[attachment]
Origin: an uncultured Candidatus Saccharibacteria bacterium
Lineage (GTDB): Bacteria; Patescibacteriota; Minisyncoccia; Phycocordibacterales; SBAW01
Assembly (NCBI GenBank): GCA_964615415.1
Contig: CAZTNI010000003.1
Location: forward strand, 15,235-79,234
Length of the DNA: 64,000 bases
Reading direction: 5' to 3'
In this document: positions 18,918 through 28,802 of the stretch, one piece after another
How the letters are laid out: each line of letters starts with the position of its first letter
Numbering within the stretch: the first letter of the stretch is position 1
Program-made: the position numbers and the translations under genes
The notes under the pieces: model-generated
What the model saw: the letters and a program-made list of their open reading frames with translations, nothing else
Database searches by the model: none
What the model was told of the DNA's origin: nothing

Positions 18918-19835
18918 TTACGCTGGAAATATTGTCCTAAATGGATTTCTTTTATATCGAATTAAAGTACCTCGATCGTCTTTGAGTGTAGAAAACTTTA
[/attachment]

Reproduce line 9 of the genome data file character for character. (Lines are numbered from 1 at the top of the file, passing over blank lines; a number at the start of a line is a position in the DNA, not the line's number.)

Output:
How the letters are laid out: each line of letters starts with the position of its first letter